High Water

High Water


Florida Cowboy carrying a calf across the dangerous swamp waters.  Prices listed are for prints only.  If you are interested in purchasing the original, contact me.

Florida's unique environment and landscape have given some unique aspects to its cattle industry. The Sunshine State owns the distinction of having the first ranches in The New World, thanks to Ponce De Leon introducing cattle in 1521. By the 1800s, these Florida cowboys became known as 'crackers'  due to the cattle whips they carried and the cracking sound that could be heard for miles. With a length of 8-18 feet, these whips had multiple uses. One of these was to assist in locating the herd in Florida's thick vegetation. The cracking whip would scare the cows into the open, enabling the 'cow hunters' to protect them from predators as well as rounding them up for market. In my piece "High Water", the cracker cowboy is carrying a calf on horseback to keep him from drowning but also to protect him from alligators.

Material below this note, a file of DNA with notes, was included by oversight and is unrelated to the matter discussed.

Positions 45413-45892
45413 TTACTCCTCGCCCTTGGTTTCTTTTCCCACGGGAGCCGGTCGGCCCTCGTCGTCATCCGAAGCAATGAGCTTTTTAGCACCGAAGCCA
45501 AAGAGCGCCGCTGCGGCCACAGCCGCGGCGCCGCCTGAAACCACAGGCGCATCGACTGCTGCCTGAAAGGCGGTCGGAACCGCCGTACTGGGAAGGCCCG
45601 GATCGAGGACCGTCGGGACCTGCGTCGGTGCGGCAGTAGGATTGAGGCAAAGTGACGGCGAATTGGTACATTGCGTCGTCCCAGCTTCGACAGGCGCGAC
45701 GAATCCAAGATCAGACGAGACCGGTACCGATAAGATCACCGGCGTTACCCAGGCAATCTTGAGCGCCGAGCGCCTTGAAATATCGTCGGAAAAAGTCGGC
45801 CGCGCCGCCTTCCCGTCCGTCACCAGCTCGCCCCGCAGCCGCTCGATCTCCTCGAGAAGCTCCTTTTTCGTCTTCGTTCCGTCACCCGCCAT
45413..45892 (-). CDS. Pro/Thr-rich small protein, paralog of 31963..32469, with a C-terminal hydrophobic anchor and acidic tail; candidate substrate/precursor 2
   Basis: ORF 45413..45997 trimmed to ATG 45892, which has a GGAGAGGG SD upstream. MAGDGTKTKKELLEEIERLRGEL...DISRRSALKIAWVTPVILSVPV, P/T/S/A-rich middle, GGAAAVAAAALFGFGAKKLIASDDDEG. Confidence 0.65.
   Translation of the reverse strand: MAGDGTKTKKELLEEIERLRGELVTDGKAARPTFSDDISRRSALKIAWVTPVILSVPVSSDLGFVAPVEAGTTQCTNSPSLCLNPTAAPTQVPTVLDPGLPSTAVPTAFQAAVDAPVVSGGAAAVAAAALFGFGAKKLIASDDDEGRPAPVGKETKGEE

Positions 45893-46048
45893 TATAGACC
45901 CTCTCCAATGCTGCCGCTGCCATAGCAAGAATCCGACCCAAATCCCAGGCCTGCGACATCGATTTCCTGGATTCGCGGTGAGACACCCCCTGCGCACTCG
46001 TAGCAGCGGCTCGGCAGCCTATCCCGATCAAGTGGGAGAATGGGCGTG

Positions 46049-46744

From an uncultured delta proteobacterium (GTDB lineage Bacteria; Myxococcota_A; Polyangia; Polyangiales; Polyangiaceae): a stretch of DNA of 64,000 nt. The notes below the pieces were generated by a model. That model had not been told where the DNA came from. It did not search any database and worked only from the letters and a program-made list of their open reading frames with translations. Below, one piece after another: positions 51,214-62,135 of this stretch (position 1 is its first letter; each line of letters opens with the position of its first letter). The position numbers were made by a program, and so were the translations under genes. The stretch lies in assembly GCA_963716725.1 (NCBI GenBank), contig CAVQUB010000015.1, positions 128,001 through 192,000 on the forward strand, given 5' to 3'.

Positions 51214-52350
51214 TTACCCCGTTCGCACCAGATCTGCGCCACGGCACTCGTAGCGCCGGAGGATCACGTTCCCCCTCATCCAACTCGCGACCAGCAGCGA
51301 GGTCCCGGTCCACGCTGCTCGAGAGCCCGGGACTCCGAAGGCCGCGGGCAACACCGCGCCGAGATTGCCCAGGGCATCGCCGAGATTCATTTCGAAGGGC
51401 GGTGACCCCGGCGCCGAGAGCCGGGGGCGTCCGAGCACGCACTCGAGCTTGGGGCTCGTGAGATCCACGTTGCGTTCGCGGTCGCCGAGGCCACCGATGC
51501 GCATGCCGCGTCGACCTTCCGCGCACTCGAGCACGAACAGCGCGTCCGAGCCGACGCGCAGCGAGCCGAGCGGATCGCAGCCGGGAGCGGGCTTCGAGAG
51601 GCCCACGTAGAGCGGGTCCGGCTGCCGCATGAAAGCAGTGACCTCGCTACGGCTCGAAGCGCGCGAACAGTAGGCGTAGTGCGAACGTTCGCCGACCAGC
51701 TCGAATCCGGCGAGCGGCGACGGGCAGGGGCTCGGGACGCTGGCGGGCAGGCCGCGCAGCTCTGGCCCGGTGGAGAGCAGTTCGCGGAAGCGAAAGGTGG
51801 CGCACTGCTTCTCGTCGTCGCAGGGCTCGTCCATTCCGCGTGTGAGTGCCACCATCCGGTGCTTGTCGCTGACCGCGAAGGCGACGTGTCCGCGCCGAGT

Additional information

Dimensions 36 × 1 × 24 in

16 x 12, 24 x 18, 36 x 24